After the penalty, Claude Giroux won a offensive-zone face-off against Radek Faksa, Shayne Gostisbehere threw it on net, leading to a double deflection and a Schenn redirection. Despite being tied after the first period, the Flyers have been a poor first-period team this year, having been outscored 29-20.

The scoring didn’t resume until midway through the third period, when Shore was wide open and scored again, flipping it to the left of Mason. Three Flyers were posted to the middle and center of Mason, and completely forgot about Shore, who scored his third and fourth goals of the season. Schenn led the charge again for the Flyers, tipping it in and tying the score with only 3 and a half minutes left.

After the second Schenn goal, a minute and thirty three seconds later Schenn netted his third goal — and third power-play goal — on a Wayne Simmonds’ slap shot from right near the right face-off circle. On the rebound, Schenn wristed it past Dallas’ goalie Kari Lehtonen’s right side. A minute and six-seconds later, Voracek backhanded a neutral-zone shot into the Stars’ empty net, sealing the game.

Remarkably, in the last 3:48 of the game, the Flyers scored three goals, after having only scored one goal in the previous 56:12 minutes of play. In the last 3:48 minutes of play, Dallas had only one shot on net and zero of them in the last 3:20 minutes. Shore and center Tyler Seguin combined for eight shots and eight blocked shots, while Schenn won 88 percent of his face-off attempts (7/8) and had four shots on net.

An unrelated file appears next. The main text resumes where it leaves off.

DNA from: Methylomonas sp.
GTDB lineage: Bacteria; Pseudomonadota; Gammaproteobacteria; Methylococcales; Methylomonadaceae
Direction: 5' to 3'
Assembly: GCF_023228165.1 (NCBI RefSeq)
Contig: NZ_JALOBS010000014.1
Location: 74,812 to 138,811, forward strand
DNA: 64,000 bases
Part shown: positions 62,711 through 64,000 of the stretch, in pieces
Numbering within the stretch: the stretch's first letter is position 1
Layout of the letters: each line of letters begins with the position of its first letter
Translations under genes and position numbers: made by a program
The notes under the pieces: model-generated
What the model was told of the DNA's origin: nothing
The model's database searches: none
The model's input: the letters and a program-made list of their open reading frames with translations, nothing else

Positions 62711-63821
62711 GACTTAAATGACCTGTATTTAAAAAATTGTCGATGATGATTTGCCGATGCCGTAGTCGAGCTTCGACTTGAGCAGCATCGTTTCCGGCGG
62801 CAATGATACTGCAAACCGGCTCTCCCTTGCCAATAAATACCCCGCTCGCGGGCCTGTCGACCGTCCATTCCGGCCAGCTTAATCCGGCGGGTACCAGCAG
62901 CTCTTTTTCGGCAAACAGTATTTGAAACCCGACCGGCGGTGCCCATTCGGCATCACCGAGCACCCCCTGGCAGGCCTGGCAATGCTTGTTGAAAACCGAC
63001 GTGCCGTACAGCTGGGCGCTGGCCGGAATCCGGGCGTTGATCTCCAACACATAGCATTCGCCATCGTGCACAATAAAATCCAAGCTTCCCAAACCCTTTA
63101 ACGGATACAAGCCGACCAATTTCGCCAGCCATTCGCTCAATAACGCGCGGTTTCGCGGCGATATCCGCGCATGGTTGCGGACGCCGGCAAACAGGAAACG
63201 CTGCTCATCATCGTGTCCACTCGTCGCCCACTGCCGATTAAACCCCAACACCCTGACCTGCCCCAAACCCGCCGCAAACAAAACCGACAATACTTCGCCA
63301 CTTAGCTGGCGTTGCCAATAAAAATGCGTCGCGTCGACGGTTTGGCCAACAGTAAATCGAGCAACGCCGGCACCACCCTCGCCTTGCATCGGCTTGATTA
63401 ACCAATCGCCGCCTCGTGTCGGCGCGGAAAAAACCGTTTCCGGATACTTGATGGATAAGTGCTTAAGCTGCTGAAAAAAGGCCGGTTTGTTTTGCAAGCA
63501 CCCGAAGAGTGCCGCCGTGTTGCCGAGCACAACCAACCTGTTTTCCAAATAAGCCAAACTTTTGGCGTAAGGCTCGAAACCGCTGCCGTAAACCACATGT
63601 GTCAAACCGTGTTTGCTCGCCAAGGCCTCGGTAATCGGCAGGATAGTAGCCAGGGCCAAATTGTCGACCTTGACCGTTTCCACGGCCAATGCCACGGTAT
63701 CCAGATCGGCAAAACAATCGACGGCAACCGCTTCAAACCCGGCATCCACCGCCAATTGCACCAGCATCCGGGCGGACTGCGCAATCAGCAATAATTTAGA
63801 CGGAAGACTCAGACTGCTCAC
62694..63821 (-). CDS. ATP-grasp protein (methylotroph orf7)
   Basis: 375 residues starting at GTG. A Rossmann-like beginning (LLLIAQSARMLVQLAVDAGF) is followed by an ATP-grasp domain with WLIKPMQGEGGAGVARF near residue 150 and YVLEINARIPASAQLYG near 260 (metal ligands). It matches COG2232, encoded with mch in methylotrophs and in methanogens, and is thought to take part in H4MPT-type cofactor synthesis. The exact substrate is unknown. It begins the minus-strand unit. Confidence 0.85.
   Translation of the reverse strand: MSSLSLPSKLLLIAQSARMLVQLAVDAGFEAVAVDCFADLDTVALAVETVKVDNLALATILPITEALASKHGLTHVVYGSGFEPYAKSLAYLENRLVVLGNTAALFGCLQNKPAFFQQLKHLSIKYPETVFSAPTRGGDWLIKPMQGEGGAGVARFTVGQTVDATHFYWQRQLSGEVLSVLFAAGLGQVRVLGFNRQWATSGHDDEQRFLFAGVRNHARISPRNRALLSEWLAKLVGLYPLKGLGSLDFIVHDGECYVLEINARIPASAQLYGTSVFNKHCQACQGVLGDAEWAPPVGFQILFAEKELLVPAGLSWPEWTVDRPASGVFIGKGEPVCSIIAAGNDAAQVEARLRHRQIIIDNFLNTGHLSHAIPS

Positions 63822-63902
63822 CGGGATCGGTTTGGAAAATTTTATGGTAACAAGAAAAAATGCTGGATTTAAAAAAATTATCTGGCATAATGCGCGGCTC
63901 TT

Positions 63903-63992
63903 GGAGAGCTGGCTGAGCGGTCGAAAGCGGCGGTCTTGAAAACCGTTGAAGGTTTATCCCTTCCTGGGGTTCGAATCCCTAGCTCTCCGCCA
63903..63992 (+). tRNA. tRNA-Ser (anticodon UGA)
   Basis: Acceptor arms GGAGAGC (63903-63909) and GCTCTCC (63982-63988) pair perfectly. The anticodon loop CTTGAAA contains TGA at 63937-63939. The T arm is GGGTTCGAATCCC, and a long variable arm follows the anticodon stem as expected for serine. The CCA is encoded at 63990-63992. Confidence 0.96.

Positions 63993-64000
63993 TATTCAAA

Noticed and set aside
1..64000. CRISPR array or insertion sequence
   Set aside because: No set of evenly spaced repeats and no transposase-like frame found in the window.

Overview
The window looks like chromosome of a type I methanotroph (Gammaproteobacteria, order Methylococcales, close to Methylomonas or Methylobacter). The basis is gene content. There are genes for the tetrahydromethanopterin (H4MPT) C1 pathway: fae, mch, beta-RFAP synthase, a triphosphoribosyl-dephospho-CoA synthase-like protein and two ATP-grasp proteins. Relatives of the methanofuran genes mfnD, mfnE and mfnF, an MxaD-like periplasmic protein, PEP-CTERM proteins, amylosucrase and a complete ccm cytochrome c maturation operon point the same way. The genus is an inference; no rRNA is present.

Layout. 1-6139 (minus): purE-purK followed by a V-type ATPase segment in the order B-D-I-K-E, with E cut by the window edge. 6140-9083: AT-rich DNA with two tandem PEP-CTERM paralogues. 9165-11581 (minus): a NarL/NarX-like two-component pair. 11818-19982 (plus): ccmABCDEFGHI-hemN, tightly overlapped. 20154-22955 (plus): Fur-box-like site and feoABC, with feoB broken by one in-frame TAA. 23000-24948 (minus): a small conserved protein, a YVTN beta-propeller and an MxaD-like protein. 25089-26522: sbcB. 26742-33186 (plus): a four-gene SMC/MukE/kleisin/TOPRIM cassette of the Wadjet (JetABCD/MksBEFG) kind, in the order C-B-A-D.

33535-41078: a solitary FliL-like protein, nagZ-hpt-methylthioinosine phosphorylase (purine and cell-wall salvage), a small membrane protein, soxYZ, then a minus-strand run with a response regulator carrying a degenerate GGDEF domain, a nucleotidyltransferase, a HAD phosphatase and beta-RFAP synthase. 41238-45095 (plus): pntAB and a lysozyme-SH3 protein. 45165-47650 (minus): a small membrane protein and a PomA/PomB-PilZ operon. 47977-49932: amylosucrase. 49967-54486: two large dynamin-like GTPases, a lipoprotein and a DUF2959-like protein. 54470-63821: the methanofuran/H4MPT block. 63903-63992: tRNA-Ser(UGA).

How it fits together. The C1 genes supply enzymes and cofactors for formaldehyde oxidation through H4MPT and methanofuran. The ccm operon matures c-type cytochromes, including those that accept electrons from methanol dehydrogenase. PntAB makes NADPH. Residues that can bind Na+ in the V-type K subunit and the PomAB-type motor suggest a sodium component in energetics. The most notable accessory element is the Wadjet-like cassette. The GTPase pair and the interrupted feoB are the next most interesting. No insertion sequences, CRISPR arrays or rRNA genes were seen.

Flyers’ defenseman Michael Del Zotto sat out his second-consecutive game, with Radko Gudas back in the lineup. Center Boyd Gordon returned to the lineup, he was a healthy scratch on Thursday night vs. Edmonton, while 22-year-old winger Taylor Leier was also a healthy scratch, having been called up from Lehigh Valley last week. For Dallas, center Jiri Hudler and defenseman Patrik Nemeth were healthy scratches.

The Flyers went 3-4 on the man advantage, they’re ranked second best in the league this year in power-play efficiency (23.6 percent). They’ve scored on the power play in four-straight games (7/18, 39 percent). With his assist on Brayden Schenn’s final goal, Wayne Simmonds has had five points in his last four games. Schenn had his first multi-point game since November 22nd at Florida.

With the Flyers currently occupying the Eastern Conference’s first wild-card spot and riding a recent hot streak, the big question is will they continue to improve and end up making the playoffs? Last season, under rookie head coach Dave Hakstol, they made some improvements defensively, while still standing as a respectable offensive-minded team.

Philadelphia’s recent string of injuries could hamper the team long term, with star center Sean Couturier being out four to six weeks with a sprained MCL. Couturier’s injury is a huge loss. Meanwhile, goalie Michal Neuvirth (as mentioned) is out four to six weeks with a groin injury. The team’s also without improved right-winger Matt Read, who’s out four weeks with an oblique pull.

The East is arguably stronger than the West, with the Metropolitan Division leading the way. The division is occupying five out of the eight total playoff spots (the Rangers, Penguins, Blue Jackets, Flyers and Capitals). With 52 games to go, it remains to be seen what will happen come mid April.

The 2016 World Series, the home field factor, and a Game Two preview


The 2016 MLB World Series is officially underway.

Chicago was heavily favored coming into last night’s game one, which resulted in a 6-0 home victory for Cleveland. Despite having home-field advantage, Cleveland had nine-fewer total wins this season than Chicago did (94-103). That fact not only raises critics and fans’ eyebrows but questions about how fair baseball’s rules are.